2020 Toyota Sienna: old school minivan still worthy

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It seems like a sports car should be named after a city in Italy, not a minivan. But Toyota’s adult-aged family hauler has grown into being worthy of its namesake, the medieval city in Tuscany.

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Siena is known for its sturdy, gothic brick buildings and historic districts. The 23-year-old Sienna is ancient by minivan standards and is holding up well despite declining sales and the dominance of lights truck and sport utility vehicles.

The 2020 Toyot Sienna minivan is in its ninth year of its current generation. It's an old school with some upgrades.
The 2020 Toyota Sienna minivan is in the ninth year of its current generation. It’s an old school minivan with some upgrades.

The 2020 Toyota Sienna is a comfortable people hauler. It’s quick for its size, comfortable and versatile with several seat configuration options. The Sienna is also the only minivan available with all-wheel drive.

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A few refinements advance this year’s model from the 2019 offering, but the Sienna largely remains the same. It’s now in the ninth year of its current generation. Few vehicles last six years per generation.

Available in five main trims, the SE, XLE and Limited editions are also offered with sub-trims. The reviewed SE trim is sportier than its siblings. All Siennas are powered by a 296-horsepower, 3.5-liter V-6 engine matched to an eight-speed automatic transmission.

While SUVs have flourished, minivans have been cast aside as stodgy and staid. The Sienna had Northern American sales of 137,497 in 2015 but stumbled to 73,585 last year. The major decline isn’t warranted.

Three-seat configuration in SUVs isn’t always efficient and nor is the third row often size-worthy for adults. The Sienna can be arranged for seven of eight passengers and with manual or power operation. It’s worthy to have options, particularly if usable by all.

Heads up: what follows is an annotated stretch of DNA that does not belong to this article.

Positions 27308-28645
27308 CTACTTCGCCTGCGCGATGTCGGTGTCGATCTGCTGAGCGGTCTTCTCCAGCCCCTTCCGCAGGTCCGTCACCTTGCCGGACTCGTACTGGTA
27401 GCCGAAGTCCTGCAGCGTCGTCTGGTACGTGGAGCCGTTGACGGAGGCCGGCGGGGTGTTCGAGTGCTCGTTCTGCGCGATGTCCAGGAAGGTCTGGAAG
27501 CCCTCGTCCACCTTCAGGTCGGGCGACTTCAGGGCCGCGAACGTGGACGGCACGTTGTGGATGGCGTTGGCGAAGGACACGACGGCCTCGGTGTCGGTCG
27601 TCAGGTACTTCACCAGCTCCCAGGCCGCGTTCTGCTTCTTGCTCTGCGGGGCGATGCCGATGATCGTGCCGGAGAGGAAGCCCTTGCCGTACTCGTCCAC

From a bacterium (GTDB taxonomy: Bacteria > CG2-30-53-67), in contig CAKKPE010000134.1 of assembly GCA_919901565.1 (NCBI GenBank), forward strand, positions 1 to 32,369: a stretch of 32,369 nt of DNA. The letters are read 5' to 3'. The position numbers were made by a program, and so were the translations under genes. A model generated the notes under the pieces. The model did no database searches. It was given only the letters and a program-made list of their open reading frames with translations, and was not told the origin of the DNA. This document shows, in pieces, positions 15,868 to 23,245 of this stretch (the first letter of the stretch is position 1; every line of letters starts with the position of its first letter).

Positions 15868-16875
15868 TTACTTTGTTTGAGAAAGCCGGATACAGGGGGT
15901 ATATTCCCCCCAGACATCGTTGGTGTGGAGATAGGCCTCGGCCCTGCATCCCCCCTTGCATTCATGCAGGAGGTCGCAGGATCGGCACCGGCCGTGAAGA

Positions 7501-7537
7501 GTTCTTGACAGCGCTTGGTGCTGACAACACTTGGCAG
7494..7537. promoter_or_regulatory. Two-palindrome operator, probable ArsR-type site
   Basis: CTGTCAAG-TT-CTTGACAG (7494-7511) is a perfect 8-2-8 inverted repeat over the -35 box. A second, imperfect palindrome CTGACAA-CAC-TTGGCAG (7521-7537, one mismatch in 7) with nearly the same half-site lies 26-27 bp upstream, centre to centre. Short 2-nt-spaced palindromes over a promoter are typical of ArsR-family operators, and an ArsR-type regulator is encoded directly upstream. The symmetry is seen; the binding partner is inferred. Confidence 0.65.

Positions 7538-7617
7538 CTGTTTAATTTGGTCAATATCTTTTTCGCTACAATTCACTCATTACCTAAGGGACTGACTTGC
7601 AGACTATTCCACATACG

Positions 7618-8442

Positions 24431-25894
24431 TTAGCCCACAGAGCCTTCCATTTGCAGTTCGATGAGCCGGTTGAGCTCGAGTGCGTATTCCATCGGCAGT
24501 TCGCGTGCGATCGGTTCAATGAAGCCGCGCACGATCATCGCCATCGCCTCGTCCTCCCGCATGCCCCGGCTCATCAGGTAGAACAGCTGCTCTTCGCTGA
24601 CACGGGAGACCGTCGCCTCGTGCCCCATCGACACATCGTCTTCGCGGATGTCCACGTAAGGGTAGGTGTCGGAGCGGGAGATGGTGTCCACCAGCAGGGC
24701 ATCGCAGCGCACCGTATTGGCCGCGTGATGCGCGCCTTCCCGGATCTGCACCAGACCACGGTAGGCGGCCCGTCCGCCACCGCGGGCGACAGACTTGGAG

While not light, the second row of seats is removable and the third row recedes into the floor. The result is a vast cargo area. Toyota’s seat design also includes a worthy “hidden” seat feature. It’s a small jump seat located between the second row of captain’s chairs.

Like other vans and SUVs, the Sienna features perched seating for the driver and front passenger. The overall vision is excellent. The surrounding interior isn’t plush, rather it’s dominated by plastic. The retro look is extended to dash functions, engaged with physical buttons and knobs. They’re easily visible, big and easy to use.

There was a time when minivans were defined in part by barren interiors, with simplicity a worthy attribute and former “boxes on wheels” may not recover from a stigma of being “old school.” But it’s also not an accurate stigma.

Standard active safety features include adaptive cruise control, automatic high-beam headlights, automatic emergency braking with pedestrian detection and lane departure warning with steering assist. A 360-degree camera system, blind-spot warning and rear cross-traffic alert are optional. Available entertainment features include a Wi-Fi hot spot and a rear-seat entertainment system.

The Toyota Sienna also includes the carmaker’s signature Toyota Safety Sense system. It provides front collision mitigation, lane departure warning and other modern driver-assist features. Apple CarPlay and Amazon Alexa are also offered. Five USB ports are spread through the cabin. Ten cupholders are included with the seven-seat van, 12 with the eight-seater.

Fuel efficiency isn’t the minivan segment’s best trait. Front-wheel Sienna models are rated at 19 miles per gallon in city driving, 26 mpg on the freeway. All-wheel-drive models having ratings of 18 mpg in city driving, 24 mpg on the freeway. The MSRP for the tested all-wheel-drive offering is $46,388.

The Honda Odyssey has a more modern interior and the Chrysler Pacifica is available as a plug-in hybrid. But the Sienna shouldn’t be dismissed. It doesn’t exactly offer a serene ride. But it’s as comfortable as a minivan, meaning it warrants consideration as a long haul family transporter.

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